Google by default makes it so only free/busy information and no event details are shared. I would personally prefer to just be able to disable sharing with the general Internet, but it is what it is.
Once everything is set up with sharing, creating the calendar sends emails to everyone it has been shared to. The new calendar will show up under the “Other Calendars” section in the actual calendar web view.
Users can also join the calendar themselves if they only need read access to the calendar. This is accomplished by emailing the URL to everyone interested. The URL for the calendar is found by going into the Calendar settings, which is found when you click on the down arrow next to the Calendar’s name in the “My Calendar” section. Click the ICAL button in the Private Address section, and copy the displayed URL.
The popup of adding a calendar with a URL seen by end users.
Recipients can then add this URL by clicking the Add button in the “Other Calendars” section. This will pop up a menu where they can select “Add by URL” which brings up a pop-up where they can add the URL. They can also choose here to make the calendar publicly shared, which again is controlled by your sharing options set up in the administrative section.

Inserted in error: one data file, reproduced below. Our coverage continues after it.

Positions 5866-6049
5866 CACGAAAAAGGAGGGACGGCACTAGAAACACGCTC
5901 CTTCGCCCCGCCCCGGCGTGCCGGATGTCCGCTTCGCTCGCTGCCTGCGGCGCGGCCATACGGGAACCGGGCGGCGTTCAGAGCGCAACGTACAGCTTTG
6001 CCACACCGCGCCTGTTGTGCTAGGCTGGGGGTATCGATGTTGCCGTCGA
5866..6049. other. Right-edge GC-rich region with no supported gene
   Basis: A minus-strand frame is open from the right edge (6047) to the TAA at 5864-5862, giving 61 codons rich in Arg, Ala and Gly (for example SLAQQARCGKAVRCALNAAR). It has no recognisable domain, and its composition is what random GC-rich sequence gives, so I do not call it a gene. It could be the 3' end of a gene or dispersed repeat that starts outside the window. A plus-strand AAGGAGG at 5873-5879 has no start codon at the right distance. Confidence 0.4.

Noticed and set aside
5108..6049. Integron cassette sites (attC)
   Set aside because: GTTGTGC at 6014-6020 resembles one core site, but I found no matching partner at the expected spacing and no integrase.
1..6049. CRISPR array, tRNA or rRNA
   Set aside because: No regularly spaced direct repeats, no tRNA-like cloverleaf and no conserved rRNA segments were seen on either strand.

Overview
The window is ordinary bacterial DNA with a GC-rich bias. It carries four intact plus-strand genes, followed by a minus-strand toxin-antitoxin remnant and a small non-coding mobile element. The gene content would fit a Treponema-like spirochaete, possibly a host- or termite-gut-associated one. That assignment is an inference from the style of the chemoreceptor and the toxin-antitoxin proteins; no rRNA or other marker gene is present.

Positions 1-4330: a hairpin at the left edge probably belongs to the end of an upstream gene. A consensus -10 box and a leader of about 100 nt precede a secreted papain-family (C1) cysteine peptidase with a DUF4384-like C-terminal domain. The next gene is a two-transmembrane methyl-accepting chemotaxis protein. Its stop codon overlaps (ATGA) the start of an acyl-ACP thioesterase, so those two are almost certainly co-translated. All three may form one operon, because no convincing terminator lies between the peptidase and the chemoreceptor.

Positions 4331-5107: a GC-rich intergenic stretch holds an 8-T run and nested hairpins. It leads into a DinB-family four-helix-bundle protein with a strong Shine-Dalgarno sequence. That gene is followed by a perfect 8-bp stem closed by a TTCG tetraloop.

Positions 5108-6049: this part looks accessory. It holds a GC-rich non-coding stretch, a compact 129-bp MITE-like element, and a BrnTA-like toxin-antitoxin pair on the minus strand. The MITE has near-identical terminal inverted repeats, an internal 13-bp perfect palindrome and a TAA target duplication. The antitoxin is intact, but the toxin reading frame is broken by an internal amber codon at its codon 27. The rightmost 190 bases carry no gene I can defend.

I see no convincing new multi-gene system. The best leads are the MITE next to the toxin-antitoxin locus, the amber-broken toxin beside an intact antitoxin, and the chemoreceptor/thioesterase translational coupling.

Google also allows for calendar delegation, meaning people can create events on your calendar for you. This happens when you share a calendar with a specific person and assign them the privilege of “Make changes AND manage sharing”. When creating events on someone else’s calendar, the user will need to make sure you select the proper calendar in the event creation screen, or else the event won’t show up on the correct calendar.
Contact sharing is equivalent to the global address book. Users created on the domain automatically show up in the list. Users who have been suspended will be removed from the list. Anyone in the global address book will show up in the auto-complete fields in Email and Calendar when a user is typing in the name. They also show up in the Contacts Manager , under all contacts.
Integrating additional contacts that are not part of the domain requires building a script using the Profile API. This functionality is only available to Google Apps for Business or Education members, so we’ll be skipping over this. However, more information is available in Google’s documentation and a sample Python importation script is available here.
Groups are Google’s version of mailing lists, but with some neat twists. In Groups, you have all of what you might expect from a groupware suite: fine-grained control over who can post, external and internal addresses, spam mitigation, including groups in other groups, etc.